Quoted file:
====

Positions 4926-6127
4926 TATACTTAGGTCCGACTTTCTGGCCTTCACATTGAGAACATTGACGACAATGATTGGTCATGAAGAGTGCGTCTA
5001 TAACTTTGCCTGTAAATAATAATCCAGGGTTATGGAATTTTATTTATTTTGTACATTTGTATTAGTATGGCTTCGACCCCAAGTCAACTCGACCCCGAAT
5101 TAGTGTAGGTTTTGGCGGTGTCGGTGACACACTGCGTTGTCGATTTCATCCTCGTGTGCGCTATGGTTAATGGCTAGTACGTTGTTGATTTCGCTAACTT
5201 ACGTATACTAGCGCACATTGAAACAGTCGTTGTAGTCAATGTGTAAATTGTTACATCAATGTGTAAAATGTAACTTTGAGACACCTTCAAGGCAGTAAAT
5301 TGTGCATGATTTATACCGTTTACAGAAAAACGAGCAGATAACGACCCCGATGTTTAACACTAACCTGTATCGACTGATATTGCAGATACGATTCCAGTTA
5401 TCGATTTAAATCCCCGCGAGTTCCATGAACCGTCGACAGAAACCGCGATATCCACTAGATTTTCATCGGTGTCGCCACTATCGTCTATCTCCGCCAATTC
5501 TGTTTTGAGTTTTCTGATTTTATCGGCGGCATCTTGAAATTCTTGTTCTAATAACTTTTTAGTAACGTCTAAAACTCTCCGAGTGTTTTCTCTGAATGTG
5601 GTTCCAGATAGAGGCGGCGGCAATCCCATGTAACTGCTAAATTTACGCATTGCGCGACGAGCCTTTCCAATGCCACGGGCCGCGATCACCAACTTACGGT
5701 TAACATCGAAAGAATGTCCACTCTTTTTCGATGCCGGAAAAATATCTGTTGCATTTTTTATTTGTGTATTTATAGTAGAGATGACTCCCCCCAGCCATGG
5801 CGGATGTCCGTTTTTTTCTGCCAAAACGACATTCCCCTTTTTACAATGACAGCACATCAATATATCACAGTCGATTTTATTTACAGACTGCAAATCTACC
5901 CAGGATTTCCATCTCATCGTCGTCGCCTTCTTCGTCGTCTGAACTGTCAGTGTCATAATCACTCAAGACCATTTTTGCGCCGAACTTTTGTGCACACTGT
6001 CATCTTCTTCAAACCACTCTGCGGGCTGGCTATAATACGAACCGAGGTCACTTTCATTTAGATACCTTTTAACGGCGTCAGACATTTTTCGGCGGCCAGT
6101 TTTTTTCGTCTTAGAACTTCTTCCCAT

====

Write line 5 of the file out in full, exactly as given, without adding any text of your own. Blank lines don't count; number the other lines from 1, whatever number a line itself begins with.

5201 ACGTATACTAGCGCACATTGAAACAGTCGTTGTAGTCAATGTGTAAATTGTTACATCAATGTGTAAAATGTAACTTTGAGACACCTTCAAGGCAGTAAAT